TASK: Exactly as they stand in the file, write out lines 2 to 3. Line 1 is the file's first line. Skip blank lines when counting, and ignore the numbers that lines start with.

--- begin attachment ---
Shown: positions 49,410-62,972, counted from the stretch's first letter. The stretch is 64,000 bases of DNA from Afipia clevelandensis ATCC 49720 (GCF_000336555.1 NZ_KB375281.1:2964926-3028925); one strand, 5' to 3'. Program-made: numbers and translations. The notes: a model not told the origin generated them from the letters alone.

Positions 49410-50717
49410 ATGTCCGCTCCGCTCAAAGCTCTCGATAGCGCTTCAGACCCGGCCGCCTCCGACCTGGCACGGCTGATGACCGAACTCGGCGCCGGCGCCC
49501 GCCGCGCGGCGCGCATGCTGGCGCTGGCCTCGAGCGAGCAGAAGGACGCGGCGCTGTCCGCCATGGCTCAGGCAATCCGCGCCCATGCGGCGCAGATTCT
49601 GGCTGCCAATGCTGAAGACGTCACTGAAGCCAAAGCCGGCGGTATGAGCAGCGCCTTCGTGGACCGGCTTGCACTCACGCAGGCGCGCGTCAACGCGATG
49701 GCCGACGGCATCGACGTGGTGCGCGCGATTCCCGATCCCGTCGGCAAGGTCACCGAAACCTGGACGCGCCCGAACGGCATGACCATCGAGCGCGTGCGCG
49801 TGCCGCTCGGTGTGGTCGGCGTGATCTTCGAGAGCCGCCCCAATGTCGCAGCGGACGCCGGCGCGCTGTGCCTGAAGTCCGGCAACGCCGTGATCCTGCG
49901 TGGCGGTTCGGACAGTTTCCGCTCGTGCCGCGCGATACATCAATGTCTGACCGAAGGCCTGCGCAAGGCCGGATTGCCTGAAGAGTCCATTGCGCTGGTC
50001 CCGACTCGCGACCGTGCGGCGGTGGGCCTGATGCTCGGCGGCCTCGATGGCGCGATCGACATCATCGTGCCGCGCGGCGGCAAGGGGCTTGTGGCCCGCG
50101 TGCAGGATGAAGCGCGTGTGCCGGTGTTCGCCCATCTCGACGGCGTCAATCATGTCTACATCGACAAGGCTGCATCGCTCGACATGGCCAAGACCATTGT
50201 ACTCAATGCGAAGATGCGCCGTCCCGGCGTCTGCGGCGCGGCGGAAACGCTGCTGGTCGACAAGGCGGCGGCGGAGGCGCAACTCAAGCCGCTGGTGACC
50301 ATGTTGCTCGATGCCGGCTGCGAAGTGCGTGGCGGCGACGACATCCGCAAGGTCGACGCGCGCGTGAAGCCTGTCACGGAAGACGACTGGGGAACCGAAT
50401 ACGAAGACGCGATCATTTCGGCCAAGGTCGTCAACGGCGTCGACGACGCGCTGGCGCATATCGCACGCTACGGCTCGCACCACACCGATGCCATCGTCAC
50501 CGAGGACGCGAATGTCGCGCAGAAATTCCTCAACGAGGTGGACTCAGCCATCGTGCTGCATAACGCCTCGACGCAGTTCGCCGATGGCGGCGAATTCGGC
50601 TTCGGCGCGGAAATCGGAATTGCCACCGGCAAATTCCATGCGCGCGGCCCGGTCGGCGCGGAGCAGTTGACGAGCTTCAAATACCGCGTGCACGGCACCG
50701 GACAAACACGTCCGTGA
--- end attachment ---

Positions 49410-50717
49410 ATGTCCGCTCCGCTCAAAGCTCTCGATAGCGCTTCAGACCCGGCCGCCTCCGACCTGGCACGGCTGATGACCGAACTCGGCGCCGGCGCCC